Mine Tailings Storage: Safety Is No Accident
falls to government. If neither is able to provide compensation, then the environmental and social costs fall on those who live near the mine. A revised scheme could help address the risks to and vulnerability of affected communities, such as those downstream of the Marindique dam disaster, for whom no satisfactory or equitable compensation system exists. Similarly, the financial liability of long-term or perpetual management of legacy sites has concerned the industry for many years, with two significant reports from the ICMM on financial assurance and integrated closure planning (Miller 2005; ICMM 2006). Further work by Kempton (2010) outlines the diverse management issues and potential for hundreds of years of management for problems like acid mine drainage, or thousands of years for radioactive mine tailings. These are potential liabilities with a longevity greater than many of our financial institutions. If long-term management was adequately costed, the required financial assurance could help incentivize innovation in mine design and tailings management. Changes to financial assurance are required for both dam failures and long-term management. While management could be improved with more accurate project assessment and costings (see above) a compensatory mechanism is required to address failures. The oil industry compensation fund for accidents provides a model which could be applied to the mining industry. Regulators Regulations governing mining operations are specific to national and jurisdictional regulations and local circumstances. While their variation precludes an extensive review in this report, given that regulatory failures and inadequacies contribute to tailings dam failures (Golder and Associates 2016), an international regulatory systems review would be beneficial in improving tailings management.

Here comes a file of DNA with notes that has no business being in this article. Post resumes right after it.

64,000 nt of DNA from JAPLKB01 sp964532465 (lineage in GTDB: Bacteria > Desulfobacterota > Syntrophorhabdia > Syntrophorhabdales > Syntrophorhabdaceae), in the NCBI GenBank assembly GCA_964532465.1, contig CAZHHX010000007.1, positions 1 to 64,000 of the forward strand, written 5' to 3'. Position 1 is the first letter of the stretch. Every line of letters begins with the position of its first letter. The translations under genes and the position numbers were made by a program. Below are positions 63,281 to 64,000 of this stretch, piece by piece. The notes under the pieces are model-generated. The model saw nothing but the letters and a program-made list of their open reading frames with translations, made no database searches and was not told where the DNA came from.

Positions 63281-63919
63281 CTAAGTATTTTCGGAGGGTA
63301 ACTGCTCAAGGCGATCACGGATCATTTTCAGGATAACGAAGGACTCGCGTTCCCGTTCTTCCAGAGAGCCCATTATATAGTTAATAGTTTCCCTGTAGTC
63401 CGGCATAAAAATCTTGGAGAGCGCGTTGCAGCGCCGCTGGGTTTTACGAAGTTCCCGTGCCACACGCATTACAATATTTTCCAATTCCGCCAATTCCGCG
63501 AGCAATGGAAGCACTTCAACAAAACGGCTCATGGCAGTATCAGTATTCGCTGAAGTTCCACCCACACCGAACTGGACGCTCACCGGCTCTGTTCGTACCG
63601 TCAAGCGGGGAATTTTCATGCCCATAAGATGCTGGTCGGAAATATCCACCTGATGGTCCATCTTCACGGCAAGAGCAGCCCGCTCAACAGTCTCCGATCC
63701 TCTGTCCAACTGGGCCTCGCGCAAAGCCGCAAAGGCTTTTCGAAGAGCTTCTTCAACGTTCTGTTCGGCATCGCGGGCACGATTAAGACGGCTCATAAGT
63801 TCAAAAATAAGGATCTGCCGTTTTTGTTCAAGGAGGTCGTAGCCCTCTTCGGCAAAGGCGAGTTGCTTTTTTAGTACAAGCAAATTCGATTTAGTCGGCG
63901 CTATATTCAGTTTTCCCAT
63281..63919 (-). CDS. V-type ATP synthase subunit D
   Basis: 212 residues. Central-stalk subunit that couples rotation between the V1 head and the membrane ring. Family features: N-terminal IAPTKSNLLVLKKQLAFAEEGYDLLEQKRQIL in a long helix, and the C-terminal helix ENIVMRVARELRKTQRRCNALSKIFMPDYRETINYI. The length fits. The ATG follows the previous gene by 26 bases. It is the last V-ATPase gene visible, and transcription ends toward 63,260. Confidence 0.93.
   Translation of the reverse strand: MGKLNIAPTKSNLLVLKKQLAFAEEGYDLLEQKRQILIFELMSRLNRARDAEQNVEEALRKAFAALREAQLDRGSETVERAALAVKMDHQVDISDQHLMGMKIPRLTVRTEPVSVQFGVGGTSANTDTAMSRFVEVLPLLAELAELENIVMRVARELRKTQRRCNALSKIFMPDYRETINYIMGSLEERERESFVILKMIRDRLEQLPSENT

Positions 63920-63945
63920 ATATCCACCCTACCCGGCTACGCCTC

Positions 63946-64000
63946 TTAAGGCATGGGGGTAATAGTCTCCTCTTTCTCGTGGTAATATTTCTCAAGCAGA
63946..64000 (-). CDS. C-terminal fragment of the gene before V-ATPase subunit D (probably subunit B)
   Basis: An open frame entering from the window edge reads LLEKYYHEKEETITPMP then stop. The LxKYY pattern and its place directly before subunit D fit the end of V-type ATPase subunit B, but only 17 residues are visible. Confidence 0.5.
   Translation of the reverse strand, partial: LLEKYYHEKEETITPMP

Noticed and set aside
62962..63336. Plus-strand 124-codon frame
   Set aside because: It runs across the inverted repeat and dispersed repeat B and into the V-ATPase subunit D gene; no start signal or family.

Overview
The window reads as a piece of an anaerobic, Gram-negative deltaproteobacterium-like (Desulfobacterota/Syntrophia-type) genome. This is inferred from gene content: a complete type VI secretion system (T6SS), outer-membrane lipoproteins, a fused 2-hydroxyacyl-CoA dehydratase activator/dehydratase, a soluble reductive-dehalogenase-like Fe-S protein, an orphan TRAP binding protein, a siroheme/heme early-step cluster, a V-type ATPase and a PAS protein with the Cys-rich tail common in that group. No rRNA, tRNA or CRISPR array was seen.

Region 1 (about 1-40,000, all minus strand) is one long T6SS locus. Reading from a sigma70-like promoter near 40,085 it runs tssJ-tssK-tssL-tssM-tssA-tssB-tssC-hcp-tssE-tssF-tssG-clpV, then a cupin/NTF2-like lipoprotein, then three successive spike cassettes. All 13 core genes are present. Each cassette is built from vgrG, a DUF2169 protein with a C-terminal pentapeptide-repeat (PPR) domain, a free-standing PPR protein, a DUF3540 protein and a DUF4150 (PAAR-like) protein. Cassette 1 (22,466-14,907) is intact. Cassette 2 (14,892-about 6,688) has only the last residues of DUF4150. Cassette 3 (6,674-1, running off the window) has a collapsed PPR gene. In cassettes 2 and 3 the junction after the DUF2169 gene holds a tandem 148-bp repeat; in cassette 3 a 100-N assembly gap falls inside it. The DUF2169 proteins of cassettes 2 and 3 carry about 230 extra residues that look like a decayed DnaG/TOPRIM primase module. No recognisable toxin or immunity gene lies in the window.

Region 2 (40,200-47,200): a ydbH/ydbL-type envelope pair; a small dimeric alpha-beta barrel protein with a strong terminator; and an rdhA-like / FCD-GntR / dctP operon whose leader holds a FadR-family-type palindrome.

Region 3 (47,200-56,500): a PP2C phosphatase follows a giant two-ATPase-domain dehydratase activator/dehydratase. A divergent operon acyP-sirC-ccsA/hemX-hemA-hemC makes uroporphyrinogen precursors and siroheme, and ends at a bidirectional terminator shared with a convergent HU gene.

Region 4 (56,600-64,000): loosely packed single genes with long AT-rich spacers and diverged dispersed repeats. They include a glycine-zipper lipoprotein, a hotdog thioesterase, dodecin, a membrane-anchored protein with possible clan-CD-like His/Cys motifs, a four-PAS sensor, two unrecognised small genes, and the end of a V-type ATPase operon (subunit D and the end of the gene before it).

Tailings Dam failures are a shared responsibility, caused as much by regulatory as management failure. In cases of catastrophic failures, the regulatory system has failed to ensure good design, and to implement, monitor and enforce adequate standards. As ICOLD determined, these failures are frequently human-caused. Regulatory systems with multiple, independent checks are required to ensure standards and detect impending failures. A regulatory system, for example, should cover the civil works, environmental performance and risk calculations associated with tailings storage facilities. They should also stipulate financial requirements for perpetual management of waste or a requirement for rehabilitation to a level that enables the site to be safely relinquished for reuse for non-mining purposes. While the practical requirements for mine waste planning, treatment, storage, monitoring and management are highly specific to the mine location, some higher-level issues are widely applicable. Figure 23 illustrates an evolution of tailings management, from proponent-driven to a gradual increase in regulations for a more inclusive approach that would reduce risk for all stakeholders. The issue of regulation remains a sensitive one for the industry. The recommendations in the 2001 ICOLD report concentrated on industry responses, such as increased professionalism, more studies and planning, skilled audits and better monitoring – the basic premise being that as poor management was the cause of most failures, better management would be the solution. The UN Environment view, expressed in the same report, more clearly addresses the need for effective regulation to improve waste management, stating “the major driving force in reducing the number of tailings dam incidents is … the adoption of regulations that require regular independent auditing…” (ICOLD 2001, p. 56). After the Samarco failure, the ICMM conducted a review of tailings management (Golder and Associates 2016) and issued a position statement and tailings management framework (ICMM 2016). While identifying owners and operators as those responsible for tailings safety, the review found that most companies have guidance documents that meet or go beyond good practice. Although the position statement represented a significant step-up in leadership and commitment, it again suggested that improvements in management, and more specifically design, construction, supervision and auditing would prevent failures. While the importance of assurance was recognized, the absence of a role for regulation in the position statement was stark and perhaps indicated the industry’s preference for self- or voluntary regulation. Whether this reflects the ICMM’s general preference for self-regulation (Dashwood 2012), or a specific belief that more robust regulations are not required to resolve tailings dam failures, is unclear.
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